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COMMONWEALTH PENNSYLVANIA v. FRANK D'ANGELO (11/07/80)

filed: November 7, 1980.

COMMONWEALTH OF PENNSYLVANIA, APPELLANT,
v.
FRANK D'ANGELO



No. 1917 October Term, 1979, Appeal from Order of the Court of Common Pleas, Criminal Division, of Montgomery County, at No. 239 of 1979.

COUNSEL

David M. McGlaughlin, Assistant District Attorney, Norristown, for Commonwealth, appellant.

Bernard V. DiGiacomo, Norristown, for appellee.

Hester, Cavanaugh and Van der Voort, JJ.

Author: Cavanaugh

[ 282 Pa. Super. Page 2]

The Commonwealth has appealed from an order of the trial court which granted the defendant's Motion in Arrest of Judgment. Appellee, Frank D'Angelo, was tried with co-defendants, Eileen Sandor and Marsden Seiferth, in a non-jury trial before the Honorable Robert W. Honeyman. At the conclusion of the Commonwealth's case a demurrer was sustained as to the defendant Marsden Seiferth, and

[ 282 Pa. Super. Page 3]

    thereafter, after all the evidence was heard the court found Eileen Sanford not guilty on all informations and found appellee guilty of theft by deception.*fn1 Appellee filed a motion for a new trial and a motion in arrest of judgment. The trial judge sitting alone heard the motions and granted the motion in arrest of judgment. He did not act on the motion for a new trial.

The only issue before us is whether or not the post-trial court erred in finding that there was insufficient evidence to sustain the conviction. The standard to be applied in this determination was set forth in Commonwealth v. Madison, 263 Pa. Super. 206, 210, 397 A.2d 818, 820 (1979):

In testing the sufficiency of evidence, we proceed in several steps. First, we accept as true all the evidence upon which the finder of fact could properly have reached its verdict. Next, we give the Commonwealth the benefit of all reasonable inferences arising from that evidence. And finally, we ask whether the evidence, and the inferences arising from it, are sufficient in law to prove beyond a reasonable doubt that the defendant is guilty of the crime or crimes of which he has been convicted. Commonwealth v. Williams, 468 Pa. 357, 365, 362 A.2d 244, 248 (1976); Commonwealth v. Carbonetto, 455 Pa. 93, 314 A.2d 304 (1974); Commonwealth v. Eiland, 450 Pa. 566, 301 A.2d 651 (1973); Commonwealth v. Burton, 450 Pa. 532, 301 A.2d 599 (1973). This inquiry is bounded by two poles. On the one hand, the Commonwealth 'does not have to establish guilt to a mathematical certainty and may in a proper case rely wholly on circumstantial evidence.' Commonwealth v. Jacobs, 247 Pa. Super. 373, 372 A.2d 873 (1977); Commonwealth v. Larkins, 235 Pa. Super. 19, 341 A.2d 204 (1975). On the other hand, guilt must be proved; mere conjecture or surmise is not sufficient. Commonwealth v. Moore, 226 Pa. Super. 32, 311 A.2d 704 (1973).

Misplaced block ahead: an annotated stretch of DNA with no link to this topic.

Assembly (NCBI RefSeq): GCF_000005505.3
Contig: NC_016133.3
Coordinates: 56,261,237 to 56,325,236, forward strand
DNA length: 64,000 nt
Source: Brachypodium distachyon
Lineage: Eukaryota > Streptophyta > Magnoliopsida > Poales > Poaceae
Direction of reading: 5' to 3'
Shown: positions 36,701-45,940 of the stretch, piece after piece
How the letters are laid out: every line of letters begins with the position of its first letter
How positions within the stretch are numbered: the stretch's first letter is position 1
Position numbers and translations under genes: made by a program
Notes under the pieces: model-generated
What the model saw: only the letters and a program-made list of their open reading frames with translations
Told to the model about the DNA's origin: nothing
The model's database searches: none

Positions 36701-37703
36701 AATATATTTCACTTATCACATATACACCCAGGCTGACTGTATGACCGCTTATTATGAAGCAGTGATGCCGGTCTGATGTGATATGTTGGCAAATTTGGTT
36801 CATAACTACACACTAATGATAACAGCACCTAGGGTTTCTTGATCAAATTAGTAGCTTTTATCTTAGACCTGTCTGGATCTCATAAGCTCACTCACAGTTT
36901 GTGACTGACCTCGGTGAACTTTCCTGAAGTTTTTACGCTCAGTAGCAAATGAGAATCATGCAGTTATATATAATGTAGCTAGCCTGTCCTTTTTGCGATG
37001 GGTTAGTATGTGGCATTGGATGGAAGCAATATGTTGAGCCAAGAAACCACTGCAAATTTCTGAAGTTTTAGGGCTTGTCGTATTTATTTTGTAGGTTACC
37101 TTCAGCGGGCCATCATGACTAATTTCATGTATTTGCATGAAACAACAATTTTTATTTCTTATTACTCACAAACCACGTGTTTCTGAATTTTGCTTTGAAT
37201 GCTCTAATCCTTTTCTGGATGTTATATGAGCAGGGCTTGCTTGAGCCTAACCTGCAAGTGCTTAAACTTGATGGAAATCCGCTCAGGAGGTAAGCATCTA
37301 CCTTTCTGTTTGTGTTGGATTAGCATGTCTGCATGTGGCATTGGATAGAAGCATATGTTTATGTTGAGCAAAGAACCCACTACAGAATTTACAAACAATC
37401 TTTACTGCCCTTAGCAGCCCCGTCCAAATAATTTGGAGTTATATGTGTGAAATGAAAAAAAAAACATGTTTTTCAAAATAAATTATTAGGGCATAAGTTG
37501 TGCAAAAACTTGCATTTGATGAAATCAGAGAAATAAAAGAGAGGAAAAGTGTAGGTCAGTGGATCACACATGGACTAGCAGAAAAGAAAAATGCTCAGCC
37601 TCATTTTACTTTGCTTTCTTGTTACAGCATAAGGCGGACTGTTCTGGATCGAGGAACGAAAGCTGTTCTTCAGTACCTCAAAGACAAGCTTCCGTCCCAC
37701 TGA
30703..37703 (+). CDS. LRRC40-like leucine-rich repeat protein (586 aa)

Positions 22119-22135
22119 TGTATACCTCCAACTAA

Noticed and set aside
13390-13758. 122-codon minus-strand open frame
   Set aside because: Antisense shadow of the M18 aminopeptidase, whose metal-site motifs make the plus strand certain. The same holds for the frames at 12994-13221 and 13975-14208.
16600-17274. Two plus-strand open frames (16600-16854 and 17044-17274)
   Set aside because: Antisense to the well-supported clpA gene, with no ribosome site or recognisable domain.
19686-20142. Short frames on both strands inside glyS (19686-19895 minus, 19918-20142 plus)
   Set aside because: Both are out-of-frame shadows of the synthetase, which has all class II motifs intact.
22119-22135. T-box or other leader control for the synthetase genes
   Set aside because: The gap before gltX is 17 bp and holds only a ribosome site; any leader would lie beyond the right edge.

See also Commonwealth v. Ransome, 485 Pa. 490, 402 A.2d 1379 (1979); Commonwealth v. Helm, 485 Pa. 315, 402 A.2d

[ 282 Pa. Super. Page 4500]

(1979); Commonwealth v. Fassett, 260 Pa. Super. 323, 394 ...


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